So in principle I could develop an iPhone app or Android app which could produce some Bitcoins. The mobile phone Bitcoin mining app would be very slow compared to specialised Bitcoin mining systems, but you could get lucky. In theory you run mining software say while the phone is plugged into the charger, and occasionally strike some Bitcoins.

Having said that, the odds of getting it right with a mobile phone are impractically small – you could run the mobile phone continuously, for years, without ever seeing a Bitcoin. A bit like buying lottery tickets.

What do you do if you want to join the Bitcoin rush?

The limiting factors of Bitcoin mining are equipment cost and electricity cost. Forget microprocessors or anything you are likely to find inside the case of an off the shelf computer – practical Bitcoin mining now requires specialised hardware accelerated Bitcoin mining cards.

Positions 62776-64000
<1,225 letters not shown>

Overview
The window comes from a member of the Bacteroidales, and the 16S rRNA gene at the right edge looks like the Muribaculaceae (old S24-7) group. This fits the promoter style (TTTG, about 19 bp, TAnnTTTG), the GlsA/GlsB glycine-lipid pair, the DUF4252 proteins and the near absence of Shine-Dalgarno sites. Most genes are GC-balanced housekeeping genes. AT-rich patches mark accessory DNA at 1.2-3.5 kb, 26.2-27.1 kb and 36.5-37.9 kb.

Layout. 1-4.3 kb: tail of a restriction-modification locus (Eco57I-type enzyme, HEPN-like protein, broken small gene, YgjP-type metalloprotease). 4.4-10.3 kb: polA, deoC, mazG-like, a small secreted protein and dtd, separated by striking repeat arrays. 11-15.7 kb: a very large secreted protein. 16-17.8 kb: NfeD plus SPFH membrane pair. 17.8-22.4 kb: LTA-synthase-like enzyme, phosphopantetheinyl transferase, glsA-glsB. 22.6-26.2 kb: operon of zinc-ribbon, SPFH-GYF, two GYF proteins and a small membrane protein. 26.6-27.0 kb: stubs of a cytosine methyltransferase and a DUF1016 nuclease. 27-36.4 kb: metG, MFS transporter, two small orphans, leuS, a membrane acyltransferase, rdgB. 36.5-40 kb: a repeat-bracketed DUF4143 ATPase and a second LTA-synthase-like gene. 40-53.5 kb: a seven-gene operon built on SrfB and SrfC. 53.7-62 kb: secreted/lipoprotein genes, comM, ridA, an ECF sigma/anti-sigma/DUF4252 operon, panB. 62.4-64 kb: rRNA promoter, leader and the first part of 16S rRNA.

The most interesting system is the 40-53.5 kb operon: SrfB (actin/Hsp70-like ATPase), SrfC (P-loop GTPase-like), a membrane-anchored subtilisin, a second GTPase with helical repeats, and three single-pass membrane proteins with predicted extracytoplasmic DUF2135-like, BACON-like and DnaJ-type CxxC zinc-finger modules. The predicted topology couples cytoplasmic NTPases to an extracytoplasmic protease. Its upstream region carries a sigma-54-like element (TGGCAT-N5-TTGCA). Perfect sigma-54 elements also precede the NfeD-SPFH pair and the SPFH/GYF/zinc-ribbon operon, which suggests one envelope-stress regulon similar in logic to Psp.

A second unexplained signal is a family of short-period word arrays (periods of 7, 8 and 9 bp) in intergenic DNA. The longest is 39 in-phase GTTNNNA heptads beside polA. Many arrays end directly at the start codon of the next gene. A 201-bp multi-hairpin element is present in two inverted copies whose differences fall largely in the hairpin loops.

But at the same time you need a normal computer to manage the communication between the specialised mining cards and the the Internet. The catch is, ordinary computers chew up a lot of power – and the computer has to be switched on, all the time you are mining for Bitcoins.

That is when this little beauty caught my eye – a low powered general purpose computer, with detailed instructions designed for non techies to follow, which works with a bunch of off the shelf hardware accelerated mining cards.

And here are the hardware cards mentioned in the Bitcoin tutorial.

Is it worth doing? My fingers are twitching. The analysis I have read says at current prices it isn’t worth doing, even with the super cheap rig I described – you won’t make your money back. But who would have believed a year ago that Bitcoins would hit a value of $700+ each? The cautious investor in me says that what goes up must come down – but if Bitcoins increase again, and reach a value of say $7000 each, or $70,000 each, I shall be kicking myself if I didn’t build or buy a mining rig.

Maybe I shall start small – perhaps I shall develop that Bitcoin mining mobile phone app after all.